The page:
Still, German researchers have said those clots were appearing more frequently in recipients of the AstraZeneca-Oxford vaccine than would be expected in people who had never received the shot.
What symptoms should doctors and vaccine recipients look for in case of an adverse reaction like blood clots?
European regulators had recommended that recipients of the vaccine seek medical assistance for a number of possible symptoms, including swelling in the leg, persistent abdominal pain, severe and persistent headaches or blurred vision, and tiny blood spots under the skin beyond the area where the injection was given.
But that set of symptoms was so vague that almost immediately, British emergency rooms experienced a surge in patients who were worried that they fit the description. As a result, some emergency room doctors have asked for more central guidance about how to handle what they described as largely unnecessary hospital visits.
German researchers have described specialized blood tests that can be used to diagnose the disorder and suggested treatment with a blood product called intravenous immune globulin, which is used to treat various immune disorders.
Drugs called anticoagulants, or blood thinners, can also be administered, but not a commonly used one — heparin — because the vaccine-related condition is very similar to one that occurs, rarely, in people given heparin.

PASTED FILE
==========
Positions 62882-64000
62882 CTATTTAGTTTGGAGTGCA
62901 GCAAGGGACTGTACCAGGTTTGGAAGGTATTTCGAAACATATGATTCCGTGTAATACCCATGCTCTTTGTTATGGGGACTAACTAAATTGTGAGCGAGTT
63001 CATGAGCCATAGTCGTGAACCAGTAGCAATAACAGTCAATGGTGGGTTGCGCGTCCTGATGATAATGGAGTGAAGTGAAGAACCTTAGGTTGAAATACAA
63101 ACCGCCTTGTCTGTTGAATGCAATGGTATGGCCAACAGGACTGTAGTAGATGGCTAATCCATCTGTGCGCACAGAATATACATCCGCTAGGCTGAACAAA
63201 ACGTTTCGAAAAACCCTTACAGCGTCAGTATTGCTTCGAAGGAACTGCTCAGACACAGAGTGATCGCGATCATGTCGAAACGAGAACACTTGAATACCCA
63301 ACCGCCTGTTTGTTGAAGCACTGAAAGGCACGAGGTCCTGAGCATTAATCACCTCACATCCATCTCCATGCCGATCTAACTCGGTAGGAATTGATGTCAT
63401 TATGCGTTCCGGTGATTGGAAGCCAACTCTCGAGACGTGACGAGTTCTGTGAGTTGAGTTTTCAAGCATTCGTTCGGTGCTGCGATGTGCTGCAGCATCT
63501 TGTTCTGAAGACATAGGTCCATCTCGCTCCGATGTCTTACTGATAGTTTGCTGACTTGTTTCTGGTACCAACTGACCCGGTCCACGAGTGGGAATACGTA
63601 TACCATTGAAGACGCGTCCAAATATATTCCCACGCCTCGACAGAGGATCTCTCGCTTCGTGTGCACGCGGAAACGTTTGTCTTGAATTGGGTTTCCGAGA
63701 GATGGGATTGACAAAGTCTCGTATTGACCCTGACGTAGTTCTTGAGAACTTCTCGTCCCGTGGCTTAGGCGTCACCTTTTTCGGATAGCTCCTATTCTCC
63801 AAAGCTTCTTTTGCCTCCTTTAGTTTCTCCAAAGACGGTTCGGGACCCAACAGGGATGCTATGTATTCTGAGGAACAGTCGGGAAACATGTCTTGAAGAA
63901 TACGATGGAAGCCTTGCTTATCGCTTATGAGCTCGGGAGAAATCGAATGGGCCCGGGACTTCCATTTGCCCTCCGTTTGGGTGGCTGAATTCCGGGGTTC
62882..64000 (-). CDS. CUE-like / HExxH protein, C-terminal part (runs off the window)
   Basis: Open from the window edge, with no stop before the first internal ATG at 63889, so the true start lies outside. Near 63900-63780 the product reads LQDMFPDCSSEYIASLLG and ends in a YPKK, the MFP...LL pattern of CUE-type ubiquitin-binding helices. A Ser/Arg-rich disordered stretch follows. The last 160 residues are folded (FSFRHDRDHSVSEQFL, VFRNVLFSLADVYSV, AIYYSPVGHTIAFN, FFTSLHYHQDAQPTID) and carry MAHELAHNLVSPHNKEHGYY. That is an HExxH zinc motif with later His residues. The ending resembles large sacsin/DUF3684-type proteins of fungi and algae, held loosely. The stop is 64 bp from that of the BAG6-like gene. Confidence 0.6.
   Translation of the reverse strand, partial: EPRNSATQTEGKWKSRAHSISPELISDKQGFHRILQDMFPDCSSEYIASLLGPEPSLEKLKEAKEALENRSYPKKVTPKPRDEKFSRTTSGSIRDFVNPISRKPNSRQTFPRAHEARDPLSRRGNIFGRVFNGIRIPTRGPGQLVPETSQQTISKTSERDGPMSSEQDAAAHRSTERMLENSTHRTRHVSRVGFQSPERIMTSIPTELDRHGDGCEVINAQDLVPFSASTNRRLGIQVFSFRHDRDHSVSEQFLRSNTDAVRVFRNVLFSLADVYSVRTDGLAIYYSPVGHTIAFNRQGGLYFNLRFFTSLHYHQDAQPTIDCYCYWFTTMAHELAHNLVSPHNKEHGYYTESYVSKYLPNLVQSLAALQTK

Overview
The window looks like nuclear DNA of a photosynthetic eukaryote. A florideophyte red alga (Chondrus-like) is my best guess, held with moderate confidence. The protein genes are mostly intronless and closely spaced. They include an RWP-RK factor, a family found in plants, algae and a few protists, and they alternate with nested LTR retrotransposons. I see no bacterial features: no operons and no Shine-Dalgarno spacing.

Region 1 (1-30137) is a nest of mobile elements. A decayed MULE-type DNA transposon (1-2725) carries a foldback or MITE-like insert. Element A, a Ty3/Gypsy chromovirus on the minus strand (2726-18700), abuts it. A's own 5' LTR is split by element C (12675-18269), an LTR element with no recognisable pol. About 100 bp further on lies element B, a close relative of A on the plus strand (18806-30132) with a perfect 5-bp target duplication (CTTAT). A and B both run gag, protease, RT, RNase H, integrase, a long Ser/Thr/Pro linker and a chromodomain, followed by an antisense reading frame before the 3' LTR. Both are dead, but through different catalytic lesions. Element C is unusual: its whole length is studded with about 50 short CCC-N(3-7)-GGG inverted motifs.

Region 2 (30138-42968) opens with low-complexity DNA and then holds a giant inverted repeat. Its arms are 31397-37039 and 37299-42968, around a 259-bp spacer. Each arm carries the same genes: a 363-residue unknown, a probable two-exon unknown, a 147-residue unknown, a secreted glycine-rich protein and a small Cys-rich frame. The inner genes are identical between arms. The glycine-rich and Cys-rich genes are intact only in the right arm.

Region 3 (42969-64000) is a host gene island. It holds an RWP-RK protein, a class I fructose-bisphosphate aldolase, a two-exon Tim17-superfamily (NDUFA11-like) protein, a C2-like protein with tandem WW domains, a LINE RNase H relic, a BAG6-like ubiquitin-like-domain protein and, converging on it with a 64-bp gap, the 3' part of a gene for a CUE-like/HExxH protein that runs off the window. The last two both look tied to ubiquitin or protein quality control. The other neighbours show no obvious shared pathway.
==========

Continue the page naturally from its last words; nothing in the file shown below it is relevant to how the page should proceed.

Do vaccines cause other bleeding disorders?
Other vaccines, particularly the one given to children for measles, mumps and rubella, have been linked to temporarily lowered levels of platelets, a blood component essential for clotting.
Lowered platelet levels have been reported in small numbers of patients receiving the Moderna, Pfizer-BioNTech and AstraZeneca vaccines. One recipient, a physician in Florida, died from a brain hemorrhage when his platelet levels could not be restored, and others have been hospitalized. U.S. health officials have said that the cases are being investigated, but they have not reported the findings of those reviews and have yet to indicate that there is any link to the vaccines.
What has been the impact in Europe?
Shortly after the safety concerns emerged last month, surveys began to show that in Germany, France and Spain, a majority of people doubted the safety of the AstraZeneca-Oxford vaccine.
Use of the shot has suffered: Across Europe, 64% of delivered doses of AstraZeneca’s vaccine have been injected into people’s arms, markedly lower than the rates for other shots.
But European countries have been able to withstand restricting use of the vaccine because they have purchased shots from other makers, too. The European Union is expecting the arrival of 360 million doses of coronavirus vaccines in the second quarter of this year, much of that the Pfizer-BioNTech vaccine, which is becoming a bigger part of the continent’s rollout.
And in many cases, people on the continent still eligible to receive the AstraZeneca-Oxford vaccine were eager to get it. Germany, for instance, where the vaccine is recommended only for people older than 60, has administered shots at a fast clip since the new restrictions were put in place.
c.2021 The New York Times Company